Latest post from MARKSVEGPLOT – a blog about food and gardening in England”
Over the years, my veg-plot has slowly begun to include more flowers. At present I’m contemplating removing a few of my shrubs and replacing them with flowering perennials. Shrubs are all very well, (low maintenance and all that), but can be a bit dull for large parts of the year. This year, my Dogwoods have not done well, and their Summer foliage was greatly disfigured by insect attack, so I have decided to remove a few of them. I’m not exactly sure what the plan is yet – it’s only just beginning to take shape – but part of it will consist of planting perennial flowers, so I’m beginning to accumulate the necessary stock, without having to buy any new plants.
Over the last couple of days I have been out in the garden dividing and re-potting some suitable contenders, such as Helenium, Echinacia and Rudbeckia. In each case, the root-mass of my one existing specimen was cut into a number of smaller plants (using an old kitchen knife), and re-potted into small pots for the Winter. I plan to keep as many of them as possible protected from the worst of the weather under coldframes and in mini-greenhouses. I’ll plant them out in my new border arrangement next Spring.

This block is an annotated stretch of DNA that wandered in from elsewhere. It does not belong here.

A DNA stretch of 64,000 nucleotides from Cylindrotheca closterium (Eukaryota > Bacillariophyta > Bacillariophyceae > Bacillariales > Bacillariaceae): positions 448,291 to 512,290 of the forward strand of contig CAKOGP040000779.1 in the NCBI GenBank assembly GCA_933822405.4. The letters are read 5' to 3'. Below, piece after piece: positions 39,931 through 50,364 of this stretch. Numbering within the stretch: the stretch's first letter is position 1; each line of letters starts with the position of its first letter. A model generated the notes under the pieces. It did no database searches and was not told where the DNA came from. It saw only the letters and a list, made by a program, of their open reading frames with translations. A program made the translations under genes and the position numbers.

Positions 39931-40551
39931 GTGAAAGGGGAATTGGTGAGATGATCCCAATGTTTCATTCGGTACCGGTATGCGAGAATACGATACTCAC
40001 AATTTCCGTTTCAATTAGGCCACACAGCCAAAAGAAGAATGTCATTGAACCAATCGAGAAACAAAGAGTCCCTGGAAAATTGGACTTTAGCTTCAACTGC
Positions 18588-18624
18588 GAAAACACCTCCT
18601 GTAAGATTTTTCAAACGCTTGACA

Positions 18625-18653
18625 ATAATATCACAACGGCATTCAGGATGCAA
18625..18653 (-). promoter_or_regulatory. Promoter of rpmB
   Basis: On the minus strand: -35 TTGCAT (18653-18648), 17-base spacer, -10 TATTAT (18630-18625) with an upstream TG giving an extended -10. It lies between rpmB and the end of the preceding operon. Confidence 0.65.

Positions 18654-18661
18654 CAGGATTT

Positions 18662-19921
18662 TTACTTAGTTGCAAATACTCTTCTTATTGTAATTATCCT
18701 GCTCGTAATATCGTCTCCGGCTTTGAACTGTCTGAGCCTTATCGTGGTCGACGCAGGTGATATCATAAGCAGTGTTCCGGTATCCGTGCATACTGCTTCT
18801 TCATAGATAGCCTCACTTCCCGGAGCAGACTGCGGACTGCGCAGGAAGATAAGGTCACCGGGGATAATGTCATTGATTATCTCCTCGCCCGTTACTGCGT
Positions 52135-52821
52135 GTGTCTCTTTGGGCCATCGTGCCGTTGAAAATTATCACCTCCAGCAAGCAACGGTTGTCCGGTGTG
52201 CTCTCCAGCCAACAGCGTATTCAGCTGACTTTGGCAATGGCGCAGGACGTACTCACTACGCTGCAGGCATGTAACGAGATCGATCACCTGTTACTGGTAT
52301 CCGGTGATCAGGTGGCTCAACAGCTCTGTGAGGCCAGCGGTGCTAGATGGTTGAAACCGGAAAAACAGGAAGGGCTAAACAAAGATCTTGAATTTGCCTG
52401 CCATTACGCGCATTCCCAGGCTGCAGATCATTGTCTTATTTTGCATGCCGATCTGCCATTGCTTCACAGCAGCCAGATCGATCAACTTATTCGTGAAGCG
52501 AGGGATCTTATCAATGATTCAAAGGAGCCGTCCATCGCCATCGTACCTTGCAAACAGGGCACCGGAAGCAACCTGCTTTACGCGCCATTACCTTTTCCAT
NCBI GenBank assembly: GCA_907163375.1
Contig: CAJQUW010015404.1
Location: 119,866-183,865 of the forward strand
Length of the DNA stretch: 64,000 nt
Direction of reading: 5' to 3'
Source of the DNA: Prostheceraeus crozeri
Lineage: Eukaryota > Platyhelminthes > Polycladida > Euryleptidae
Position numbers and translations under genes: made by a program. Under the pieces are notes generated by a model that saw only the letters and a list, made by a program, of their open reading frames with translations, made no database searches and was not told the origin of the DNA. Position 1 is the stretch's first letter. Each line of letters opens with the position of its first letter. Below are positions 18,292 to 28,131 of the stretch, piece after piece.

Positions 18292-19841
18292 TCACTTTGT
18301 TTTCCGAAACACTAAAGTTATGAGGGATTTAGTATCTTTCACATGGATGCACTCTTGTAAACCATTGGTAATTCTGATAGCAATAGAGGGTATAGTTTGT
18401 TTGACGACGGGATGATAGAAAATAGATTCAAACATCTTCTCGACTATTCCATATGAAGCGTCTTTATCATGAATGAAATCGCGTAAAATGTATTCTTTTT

The other day I also potted-up several self-seeded Verbena Bonariensis.
|Verbena Bonariensis, and Rudbeckia|
The one thing I am sure of is that the Verbenas are going to go at the back, because they do get really tall. Nevertheless, I’ll probably pinch them out before they reach their full height, like I did this year, because this makes them much bushier and more in keeping with the scale of my small garden.
You will have understood of course that the beauty of my plan is that I have about six months in which to decide what comes out, what goes in, and where!
|3 x Echinacea in the foreground|
At this time of year, as I clear away the spent growth and faded flowers, I always keep my eyes open for self-seeded seedlings and the occasional volunteers brought in by the birds, because these are a good source of free plants for the following year!
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